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The definition of child support per a legal dictionary is funds ordered by the court for one parent to pay to the other to assist in the cost of raising their shared children. Both parents are equally responsible, through either time or financial support (preferably both) to contribute to the child’s upbringing.

While each state may be different in their methods, child support is often determined by a standardized income table that accounts for factors such as: number of children, gross income of each parent, daycare and medical costs, and the amount of time the children spend with each parent. New Mexico is subject to the New Mexico Child Support Guidelines. (NMSA 40-4-11.1)

The costs of raising a child run high and child support, while supplementing those efforts, does not cover any one child’s full costs. Children require food, proper clothing, safe and comfortable housing, healthcare, educational support and supplies (even in a public-school setting), safe daycare, and social activities for their development. The Court will not monitor the spending of the custodial parent who is receiving support for the child. It is an accepted assumption that costs for a child are not fully covered by child support alone and the parent receiving support will use those funds toward paying any necessary expenses to raise the child in their home.

Child support is the benefit and right of a child that is owed to them by their parent(s) or guardians. This support is intended to offset the burden of costs to raise a child and maintain consistency between their standard needs between homes. The State, through the New Mexico Child Support Guidelines, ensures a child will not unnecessarily suffer or be deprived of basic needs because their parents separate or divorce; a choice with consequences outside of any child’s control.

Child support lasts through the entire minority of each child. Legal emancipation for child support occurs when the child reaches 18 and graduates from high school, or at age 19 if the child has not graduated from high school. A child can also be legally emancipated earlier by Court order.  If a child has a disability that makes it impossible for him or her to become self-sufficient at the time they would reach emancipation by age, then child support may continue indefinitely while the disability persists.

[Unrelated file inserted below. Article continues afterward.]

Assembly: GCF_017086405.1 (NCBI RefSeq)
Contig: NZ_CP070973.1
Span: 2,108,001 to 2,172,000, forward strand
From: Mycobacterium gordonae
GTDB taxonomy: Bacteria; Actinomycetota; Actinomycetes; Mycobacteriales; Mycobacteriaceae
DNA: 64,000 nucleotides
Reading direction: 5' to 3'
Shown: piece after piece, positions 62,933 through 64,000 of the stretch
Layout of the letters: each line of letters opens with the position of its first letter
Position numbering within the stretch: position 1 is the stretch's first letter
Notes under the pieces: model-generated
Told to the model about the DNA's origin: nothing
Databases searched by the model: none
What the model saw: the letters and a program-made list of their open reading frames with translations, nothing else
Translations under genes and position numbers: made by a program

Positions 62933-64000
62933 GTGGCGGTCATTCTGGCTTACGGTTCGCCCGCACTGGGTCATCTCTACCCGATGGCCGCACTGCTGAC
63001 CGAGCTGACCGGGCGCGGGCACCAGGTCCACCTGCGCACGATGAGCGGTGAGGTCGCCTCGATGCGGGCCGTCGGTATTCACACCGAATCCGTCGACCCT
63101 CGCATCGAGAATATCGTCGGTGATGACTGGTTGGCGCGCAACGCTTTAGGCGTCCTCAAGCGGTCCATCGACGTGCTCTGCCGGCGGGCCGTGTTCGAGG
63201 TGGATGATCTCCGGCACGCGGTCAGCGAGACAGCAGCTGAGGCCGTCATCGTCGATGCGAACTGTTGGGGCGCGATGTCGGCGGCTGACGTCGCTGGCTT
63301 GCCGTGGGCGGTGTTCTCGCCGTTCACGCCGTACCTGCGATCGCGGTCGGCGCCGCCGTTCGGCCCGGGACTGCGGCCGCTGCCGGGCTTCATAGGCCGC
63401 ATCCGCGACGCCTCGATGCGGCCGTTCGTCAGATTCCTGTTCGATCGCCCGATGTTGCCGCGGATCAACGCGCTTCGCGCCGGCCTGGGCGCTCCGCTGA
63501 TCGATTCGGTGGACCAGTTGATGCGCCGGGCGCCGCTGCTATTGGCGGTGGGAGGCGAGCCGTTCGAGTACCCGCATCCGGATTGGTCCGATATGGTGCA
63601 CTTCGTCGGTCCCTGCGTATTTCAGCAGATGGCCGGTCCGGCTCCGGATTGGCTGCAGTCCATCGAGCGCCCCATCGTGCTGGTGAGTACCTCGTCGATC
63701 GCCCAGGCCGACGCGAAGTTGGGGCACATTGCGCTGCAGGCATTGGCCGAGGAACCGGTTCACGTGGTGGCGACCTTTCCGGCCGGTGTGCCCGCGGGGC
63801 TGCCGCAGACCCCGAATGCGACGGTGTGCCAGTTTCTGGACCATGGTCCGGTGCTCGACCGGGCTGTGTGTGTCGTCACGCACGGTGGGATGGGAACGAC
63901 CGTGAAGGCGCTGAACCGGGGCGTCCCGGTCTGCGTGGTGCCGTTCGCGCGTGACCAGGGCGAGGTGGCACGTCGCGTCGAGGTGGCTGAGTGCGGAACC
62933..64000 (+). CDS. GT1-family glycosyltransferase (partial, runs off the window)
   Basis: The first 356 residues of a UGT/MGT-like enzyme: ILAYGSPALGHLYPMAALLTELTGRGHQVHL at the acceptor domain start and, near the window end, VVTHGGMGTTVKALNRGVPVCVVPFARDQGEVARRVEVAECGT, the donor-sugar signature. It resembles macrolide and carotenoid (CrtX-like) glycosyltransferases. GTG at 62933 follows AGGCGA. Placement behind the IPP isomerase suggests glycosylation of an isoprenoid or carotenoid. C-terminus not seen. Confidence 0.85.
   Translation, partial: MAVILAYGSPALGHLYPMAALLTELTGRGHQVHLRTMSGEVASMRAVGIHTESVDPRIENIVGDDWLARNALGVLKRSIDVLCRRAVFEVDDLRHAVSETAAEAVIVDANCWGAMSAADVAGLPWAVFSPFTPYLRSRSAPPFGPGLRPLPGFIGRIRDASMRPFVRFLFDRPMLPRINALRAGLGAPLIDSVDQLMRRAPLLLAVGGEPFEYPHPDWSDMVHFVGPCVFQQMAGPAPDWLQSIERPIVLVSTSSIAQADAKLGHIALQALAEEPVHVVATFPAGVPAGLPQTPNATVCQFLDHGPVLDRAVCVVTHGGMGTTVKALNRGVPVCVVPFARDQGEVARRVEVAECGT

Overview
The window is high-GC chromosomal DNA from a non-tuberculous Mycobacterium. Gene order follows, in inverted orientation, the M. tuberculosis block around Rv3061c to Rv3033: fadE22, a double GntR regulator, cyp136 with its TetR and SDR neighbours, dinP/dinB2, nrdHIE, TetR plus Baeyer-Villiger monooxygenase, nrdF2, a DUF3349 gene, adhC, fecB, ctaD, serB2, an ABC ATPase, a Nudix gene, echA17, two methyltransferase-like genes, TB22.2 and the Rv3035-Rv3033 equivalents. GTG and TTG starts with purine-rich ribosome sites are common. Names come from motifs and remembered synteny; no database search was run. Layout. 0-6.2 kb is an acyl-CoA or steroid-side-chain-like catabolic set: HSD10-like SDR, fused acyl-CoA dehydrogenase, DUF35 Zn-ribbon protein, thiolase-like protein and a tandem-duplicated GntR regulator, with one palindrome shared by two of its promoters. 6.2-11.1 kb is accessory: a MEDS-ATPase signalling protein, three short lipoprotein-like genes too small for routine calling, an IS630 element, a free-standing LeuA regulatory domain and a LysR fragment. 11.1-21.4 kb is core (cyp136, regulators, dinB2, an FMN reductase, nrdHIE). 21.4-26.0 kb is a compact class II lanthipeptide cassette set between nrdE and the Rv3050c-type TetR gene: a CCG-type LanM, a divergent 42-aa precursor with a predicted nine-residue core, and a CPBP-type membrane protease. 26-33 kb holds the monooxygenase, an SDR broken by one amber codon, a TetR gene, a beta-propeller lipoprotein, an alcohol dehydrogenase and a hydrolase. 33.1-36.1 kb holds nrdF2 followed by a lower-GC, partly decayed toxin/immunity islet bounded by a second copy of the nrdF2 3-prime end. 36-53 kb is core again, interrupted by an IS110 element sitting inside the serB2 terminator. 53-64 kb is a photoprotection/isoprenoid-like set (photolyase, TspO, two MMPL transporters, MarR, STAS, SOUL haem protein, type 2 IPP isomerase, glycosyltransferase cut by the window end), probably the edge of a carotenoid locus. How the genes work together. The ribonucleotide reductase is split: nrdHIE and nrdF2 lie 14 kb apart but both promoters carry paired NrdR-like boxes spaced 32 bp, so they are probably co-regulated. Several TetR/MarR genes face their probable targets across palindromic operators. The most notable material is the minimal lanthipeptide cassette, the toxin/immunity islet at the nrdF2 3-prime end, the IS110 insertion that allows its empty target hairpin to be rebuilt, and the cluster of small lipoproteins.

Within the New Mexico Child Support Guidelines, the Court considers a variety of factors including:

  • A parent’s gross income (a broad definition and covers income from all sources), or employability if a parent is underemployed;
  • A parent’s ability to pay;
  • Monthly healthcare premium costs paid for the child;
  • Extraordinary out of pocket costs to cover additional financial needs of the child (examples that may be considered include regular visitation travel costs, work-related childcare expenses, regular consistent school or activity fees such as private school, agreed upon cell phones or other fixed monthly fee services;
  • The percentage of time a child spends with each parent per year; and
  • The amount of support needed to maintain a child’s existing standard of living (if possible).

The child support calculation has two worksheet scenarios, which is determined by the amount of time a child spends with each parent. If one parent is the primary custodian and the other parent has limited time, support is calculated using a Worksheet A. If the timesharing situation is shared between the parents, where both parents share at least 35% of time with the child in the period of a year (approximately 10 days a month), a child support Worksheet B will be applied and reflects a consistent sharing of regular costs of the child as a result of both having substantial shared time with the child.

When a family has more than one child and the children are operating on different schedules to result in worksheet A applying to some children and worksheet B to others, New Mexico case law has provided direction on how child support is to be fairly calculated to capture the differences for the children and ensure a proper payment is determined to meet their needs.

Lastly, because child support is a right of the child to receive, their ever-changing life and growth require indefinite modifiability of the support calculations. Non-modifiable child support agreements are unlikely to be enforced by the Court. When a child’s financial needs change, their timesharing schedule changes with their parents, or where there’s a significant change in a parent’s circumstances, such as healthcare coverage costs or the change or the loss of a job, it may be necessary for a parent to file for a review and ultimate modification of child support. This process is always made easier the sooner a parent acts once a change has occurred.

Child support can often be confusing and complicated for all parties involved.  Because every child and situation are different, different considerations are made to determine the final calculation of support for each child. It’s always advised to consult a local family law attorney to explain or guide you through the process for accuracy to your child’s benefit.

Kristin M. Bradford, Attorney with Terry & deGraauw, P.C. (February, 2022)